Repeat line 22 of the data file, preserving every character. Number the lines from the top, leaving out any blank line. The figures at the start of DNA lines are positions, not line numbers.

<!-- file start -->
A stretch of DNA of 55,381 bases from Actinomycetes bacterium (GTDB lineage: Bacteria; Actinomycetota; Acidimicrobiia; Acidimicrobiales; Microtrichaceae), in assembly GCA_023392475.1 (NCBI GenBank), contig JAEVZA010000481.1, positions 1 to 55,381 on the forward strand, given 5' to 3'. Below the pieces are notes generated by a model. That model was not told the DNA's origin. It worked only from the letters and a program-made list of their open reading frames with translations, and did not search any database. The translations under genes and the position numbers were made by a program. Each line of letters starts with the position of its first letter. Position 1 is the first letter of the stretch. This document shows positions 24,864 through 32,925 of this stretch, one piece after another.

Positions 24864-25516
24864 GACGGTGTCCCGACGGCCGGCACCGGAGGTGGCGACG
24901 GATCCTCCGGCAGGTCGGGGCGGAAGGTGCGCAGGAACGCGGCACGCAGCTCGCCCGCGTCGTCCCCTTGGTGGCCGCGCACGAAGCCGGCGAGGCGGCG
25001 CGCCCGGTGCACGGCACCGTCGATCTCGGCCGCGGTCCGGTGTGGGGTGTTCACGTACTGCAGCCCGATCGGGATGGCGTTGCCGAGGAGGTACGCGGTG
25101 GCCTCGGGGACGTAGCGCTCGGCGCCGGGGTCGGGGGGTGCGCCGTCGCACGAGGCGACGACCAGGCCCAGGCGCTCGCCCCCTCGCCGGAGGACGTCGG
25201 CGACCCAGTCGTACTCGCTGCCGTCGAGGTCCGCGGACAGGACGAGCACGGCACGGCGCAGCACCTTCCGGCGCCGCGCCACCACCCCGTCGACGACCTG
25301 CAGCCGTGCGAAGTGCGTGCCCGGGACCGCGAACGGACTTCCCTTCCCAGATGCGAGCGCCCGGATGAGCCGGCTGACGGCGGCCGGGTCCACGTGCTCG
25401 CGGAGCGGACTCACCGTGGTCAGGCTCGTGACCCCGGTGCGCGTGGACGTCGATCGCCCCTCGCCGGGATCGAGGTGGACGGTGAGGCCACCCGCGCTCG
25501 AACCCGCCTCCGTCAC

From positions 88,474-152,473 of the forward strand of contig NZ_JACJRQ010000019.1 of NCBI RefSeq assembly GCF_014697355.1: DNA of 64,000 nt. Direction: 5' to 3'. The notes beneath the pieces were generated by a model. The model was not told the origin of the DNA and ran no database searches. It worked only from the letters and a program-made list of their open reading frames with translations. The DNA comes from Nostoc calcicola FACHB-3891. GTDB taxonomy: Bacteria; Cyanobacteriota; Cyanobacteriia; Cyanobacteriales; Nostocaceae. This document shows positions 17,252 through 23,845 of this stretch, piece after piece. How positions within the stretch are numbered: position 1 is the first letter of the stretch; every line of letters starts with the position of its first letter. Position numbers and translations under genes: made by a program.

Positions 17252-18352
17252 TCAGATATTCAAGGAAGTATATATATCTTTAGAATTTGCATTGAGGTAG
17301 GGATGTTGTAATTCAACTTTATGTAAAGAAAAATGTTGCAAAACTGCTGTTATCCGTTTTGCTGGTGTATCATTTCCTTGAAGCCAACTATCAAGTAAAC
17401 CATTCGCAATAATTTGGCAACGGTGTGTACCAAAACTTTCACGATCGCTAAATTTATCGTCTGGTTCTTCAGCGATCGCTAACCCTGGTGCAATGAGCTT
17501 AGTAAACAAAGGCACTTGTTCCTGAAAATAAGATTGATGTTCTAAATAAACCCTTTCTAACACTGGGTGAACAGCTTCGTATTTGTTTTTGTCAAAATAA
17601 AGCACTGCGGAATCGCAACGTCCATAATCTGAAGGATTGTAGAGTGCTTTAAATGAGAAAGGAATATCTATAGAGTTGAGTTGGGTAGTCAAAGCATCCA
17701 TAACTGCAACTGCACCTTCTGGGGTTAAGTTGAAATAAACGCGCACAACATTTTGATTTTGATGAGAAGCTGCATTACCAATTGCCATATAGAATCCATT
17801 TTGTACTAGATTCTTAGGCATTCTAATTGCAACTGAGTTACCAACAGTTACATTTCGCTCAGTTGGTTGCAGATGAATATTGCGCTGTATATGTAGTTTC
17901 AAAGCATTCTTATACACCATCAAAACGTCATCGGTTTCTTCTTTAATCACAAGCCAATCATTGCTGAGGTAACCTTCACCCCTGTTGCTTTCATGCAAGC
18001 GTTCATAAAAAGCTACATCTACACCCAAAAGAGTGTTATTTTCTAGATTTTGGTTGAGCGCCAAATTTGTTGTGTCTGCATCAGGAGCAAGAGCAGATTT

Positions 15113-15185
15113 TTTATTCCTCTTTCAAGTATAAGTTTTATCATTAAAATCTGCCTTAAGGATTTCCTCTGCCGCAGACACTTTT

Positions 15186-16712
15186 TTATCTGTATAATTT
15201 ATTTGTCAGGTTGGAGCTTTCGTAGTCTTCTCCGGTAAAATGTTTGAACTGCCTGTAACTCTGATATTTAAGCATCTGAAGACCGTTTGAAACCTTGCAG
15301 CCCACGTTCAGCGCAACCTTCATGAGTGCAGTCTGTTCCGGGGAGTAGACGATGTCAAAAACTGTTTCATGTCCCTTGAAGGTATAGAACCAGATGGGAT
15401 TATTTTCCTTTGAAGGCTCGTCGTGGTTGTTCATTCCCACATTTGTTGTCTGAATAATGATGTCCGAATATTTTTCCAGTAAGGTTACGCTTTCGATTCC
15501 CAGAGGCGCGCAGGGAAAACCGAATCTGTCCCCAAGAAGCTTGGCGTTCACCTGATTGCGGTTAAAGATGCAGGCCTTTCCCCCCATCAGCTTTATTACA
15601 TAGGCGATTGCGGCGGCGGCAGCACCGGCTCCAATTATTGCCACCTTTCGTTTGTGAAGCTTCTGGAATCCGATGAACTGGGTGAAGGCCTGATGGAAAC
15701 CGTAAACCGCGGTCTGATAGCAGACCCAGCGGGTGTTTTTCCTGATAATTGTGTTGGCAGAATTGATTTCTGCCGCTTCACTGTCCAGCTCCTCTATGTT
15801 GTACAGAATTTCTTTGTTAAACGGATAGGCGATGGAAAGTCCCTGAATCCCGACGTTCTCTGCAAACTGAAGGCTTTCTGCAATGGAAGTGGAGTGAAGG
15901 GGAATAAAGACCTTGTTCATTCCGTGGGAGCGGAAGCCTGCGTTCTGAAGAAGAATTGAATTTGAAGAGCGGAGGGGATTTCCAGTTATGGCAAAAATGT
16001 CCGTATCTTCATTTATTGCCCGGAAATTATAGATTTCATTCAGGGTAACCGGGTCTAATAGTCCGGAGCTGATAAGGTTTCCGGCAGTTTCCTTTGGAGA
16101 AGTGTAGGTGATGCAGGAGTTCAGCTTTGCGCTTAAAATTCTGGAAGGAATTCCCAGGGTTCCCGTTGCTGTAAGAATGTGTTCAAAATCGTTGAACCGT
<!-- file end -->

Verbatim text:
Positions 15113-15185